For about a month we have been looking at the answers given by evangelicals to two questions: 1) did animal death exist before the fall of Adam and Eve?, and 2) what was the impact of Adam’s fall on the rest of Creation? We have summarized the answers provided by young-earth creationists (YEC), by old-earth creationists (OEC), and a hybrid position argued by Bill Dembski. This blog looks at the position advocated by evolutionary creationist (EC) Denis Lamoureux, in which he argues that Christian doctrine suffers no real loss in abandoning a historical Adam.
In his book, I Love Jesus and I Accept Evolution, Denis Lamoureux argues as the title indicates, and probably represents for evolutionary creationists (EC) the majority position concerning the Fall. Lamoureux is an evangelical, charismatic Christian who affirms an orthodox Christology (Christ’s virgin birth, vicarious death, and bodily resurrection) while at the same time arguing that evolution was the means by which Jesus created (32). While he views EC’s strongest point to be that it “embraces both biblical faith and modern science,” he concedes that EC’s weakest point is its denial of a literal or historical fall (30). “In other words, evolutionary creation rejects the traditional Christian belief in the cosmic fall” (31-32). (However, there are some EC advocates who affirm a historical Adam and Eve. For example, see Denis Alexander’s Creation or Evolution: Do We Have to Chose?) Lamoureux argues that God used a fallible, errant account of origins to convey an infallible truth:
“To conclude, there is no sin-death problem. Adam never existed, and consequently, sin did not enter the world through him. Nor then did physical death arise as a divine judgment for his transgression, because once again, Adam never existed. Indeed, sin did enter the world, but not through Adam.” (148)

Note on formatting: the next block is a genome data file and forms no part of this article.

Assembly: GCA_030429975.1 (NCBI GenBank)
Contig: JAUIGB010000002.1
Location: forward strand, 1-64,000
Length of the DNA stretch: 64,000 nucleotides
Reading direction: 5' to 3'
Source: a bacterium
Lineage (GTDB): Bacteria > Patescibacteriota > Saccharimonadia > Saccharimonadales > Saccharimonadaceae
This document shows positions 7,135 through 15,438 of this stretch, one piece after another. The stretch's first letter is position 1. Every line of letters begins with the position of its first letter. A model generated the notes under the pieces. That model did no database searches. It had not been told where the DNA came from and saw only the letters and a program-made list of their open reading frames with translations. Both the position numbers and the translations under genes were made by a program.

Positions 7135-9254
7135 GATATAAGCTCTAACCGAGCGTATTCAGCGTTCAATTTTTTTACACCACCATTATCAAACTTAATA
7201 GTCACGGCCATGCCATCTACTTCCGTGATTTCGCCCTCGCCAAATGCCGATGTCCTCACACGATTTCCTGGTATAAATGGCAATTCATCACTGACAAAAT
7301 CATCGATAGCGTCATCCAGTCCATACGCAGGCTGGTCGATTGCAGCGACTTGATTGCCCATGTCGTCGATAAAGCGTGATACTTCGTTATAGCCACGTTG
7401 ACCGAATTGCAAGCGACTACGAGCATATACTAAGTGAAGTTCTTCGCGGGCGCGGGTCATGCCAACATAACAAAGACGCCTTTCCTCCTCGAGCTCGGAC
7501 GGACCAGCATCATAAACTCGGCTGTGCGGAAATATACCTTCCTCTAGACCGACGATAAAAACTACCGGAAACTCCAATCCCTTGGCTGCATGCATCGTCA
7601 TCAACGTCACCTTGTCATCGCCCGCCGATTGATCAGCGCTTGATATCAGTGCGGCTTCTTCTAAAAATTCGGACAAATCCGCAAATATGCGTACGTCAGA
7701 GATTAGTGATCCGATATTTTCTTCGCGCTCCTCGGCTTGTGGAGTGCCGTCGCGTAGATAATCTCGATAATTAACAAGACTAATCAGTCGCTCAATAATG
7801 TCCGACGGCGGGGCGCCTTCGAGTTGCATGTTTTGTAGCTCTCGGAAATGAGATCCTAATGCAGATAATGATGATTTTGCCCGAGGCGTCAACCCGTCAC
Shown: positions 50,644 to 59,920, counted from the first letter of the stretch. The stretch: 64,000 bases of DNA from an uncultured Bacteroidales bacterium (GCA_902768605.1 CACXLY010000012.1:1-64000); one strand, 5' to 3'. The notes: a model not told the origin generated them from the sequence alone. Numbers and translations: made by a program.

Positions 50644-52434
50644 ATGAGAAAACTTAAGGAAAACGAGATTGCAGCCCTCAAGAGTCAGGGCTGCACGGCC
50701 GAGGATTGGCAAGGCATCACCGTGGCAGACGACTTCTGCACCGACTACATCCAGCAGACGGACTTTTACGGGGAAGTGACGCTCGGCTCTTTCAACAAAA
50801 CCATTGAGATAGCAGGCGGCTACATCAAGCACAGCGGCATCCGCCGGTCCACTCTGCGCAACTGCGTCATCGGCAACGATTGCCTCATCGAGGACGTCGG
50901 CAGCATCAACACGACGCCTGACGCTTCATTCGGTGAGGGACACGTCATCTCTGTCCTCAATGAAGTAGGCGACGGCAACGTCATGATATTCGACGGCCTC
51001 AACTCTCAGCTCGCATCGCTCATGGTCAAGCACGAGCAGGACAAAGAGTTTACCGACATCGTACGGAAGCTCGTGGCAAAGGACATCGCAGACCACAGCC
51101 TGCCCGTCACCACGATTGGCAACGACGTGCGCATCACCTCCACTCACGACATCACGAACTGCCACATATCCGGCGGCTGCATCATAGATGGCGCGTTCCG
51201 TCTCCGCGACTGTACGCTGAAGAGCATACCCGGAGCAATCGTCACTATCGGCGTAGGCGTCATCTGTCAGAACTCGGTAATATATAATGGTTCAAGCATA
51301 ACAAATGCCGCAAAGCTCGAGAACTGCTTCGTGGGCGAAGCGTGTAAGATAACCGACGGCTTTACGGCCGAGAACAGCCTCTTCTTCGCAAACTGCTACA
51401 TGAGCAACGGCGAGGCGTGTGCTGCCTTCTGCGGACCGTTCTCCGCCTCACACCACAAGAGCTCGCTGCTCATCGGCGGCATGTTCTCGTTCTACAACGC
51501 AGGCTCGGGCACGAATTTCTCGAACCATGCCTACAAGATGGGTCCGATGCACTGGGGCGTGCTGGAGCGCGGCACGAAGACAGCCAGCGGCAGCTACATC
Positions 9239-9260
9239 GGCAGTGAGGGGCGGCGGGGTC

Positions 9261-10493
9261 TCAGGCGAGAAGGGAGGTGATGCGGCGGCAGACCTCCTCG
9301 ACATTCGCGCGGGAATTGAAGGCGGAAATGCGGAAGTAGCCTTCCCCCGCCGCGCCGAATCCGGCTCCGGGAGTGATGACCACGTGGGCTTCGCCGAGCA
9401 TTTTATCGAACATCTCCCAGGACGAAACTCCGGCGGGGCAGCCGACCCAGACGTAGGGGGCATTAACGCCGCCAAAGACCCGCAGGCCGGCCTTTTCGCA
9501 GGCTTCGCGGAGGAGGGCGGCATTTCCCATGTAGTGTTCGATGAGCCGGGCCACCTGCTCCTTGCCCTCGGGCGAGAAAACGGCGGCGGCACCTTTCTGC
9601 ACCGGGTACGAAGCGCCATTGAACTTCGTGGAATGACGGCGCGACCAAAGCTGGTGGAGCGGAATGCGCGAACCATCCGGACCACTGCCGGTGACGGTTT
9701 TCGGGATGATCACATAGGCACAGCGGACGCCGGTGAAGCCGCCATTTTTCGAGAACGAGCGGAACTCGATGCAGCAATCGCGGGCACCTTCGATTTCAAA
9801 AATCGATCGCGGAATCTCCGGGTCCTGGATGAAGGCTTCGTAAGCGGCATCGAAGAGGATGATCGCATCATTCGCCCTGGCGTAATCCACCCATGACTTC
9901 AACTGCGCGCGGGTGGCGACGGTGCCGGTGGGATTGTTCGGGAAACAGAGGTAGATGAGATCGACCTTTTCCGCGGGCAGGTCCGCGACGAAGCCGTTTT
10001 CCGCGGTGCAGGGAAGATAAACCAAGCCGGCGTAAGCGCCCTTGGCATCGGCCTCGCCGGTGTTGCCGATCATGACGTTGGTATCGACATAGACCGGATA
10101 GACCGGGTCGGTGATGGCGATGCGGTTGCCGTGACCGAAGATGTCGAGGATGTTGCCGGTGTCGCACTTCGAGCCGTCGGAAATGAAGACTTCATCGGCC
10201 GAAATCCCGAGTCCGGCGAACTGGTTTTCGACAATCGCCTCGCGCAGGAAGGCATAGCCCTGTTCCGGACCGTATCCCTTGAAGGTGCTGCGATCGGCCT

Lamoureux admits that his reading of Gen 1-3 is “very unnatural and counterintuitive” and “is not an easy position to accept” (30-32).
Lamoureux appeals to evangelicals not to dismiss theistic evolution too quickly. The Fall is a spiritual mystery, he argues, not unlike other mysteries affirmed by Christian doctrine (i.e., the Image of God and the age of accountability) (29-30). Specifically, he contends that the Fall is analogous to the age of accountability. Christians are not agreed about spiritual state of children, whether a child is born condemned or becomes morally accountable at a later date. For those who do affirm an age of accountability, no one dogmatically holds to a certain time—either for a particular child or for children in general. Though the doctrine of the age of accountability is vague and mysterious, no orthodox Christian denies that all children possess an intrinsic, sinful propensity which eventually, inevitably renders all guilty before God. Similarly, argues Lamoureux, we do not understand the particulars of humanity’s fall. There was no simple, single original sin. Rather, “‘original sin’ was manifested gradually and mysteriously over many generations during the evolutionary processes leading to men and women” (157). Gen 3 presents, in mythical terms, a present reality: humanity is estranged from God.
The end result of Lamoureux’s argument is the conclusion that man’s fallen state has had no impact on creation. Rather, it is the other way around. Fellow EC proponent Daniel Harlow echoes Lamoureux’s position when he states, “Far from infecting the rest of the animal creation with selfish behaviors, we humans inherited these tendencies from our animal past” (PSCF 62:3, 180).
Lamoureux sees the origins account to be a fallible human text used by God to communicate an infallible message. He claims to hold to a version of inerrancy, but his view of Gen 1-3 seems to be much closer to that of neo-Orthodoxy. Lamoureux’s position runs the danger of revamping the Fall beyond recognition. I don’t question Lamoureaux’s devotion to Christ, but I strongly disagree with his position. Theologically speaking, we need Adam. (Adapted from 40 Questions about Creation and Evolution.)
This blog is cross-posted at www.theologyforthechurch.com.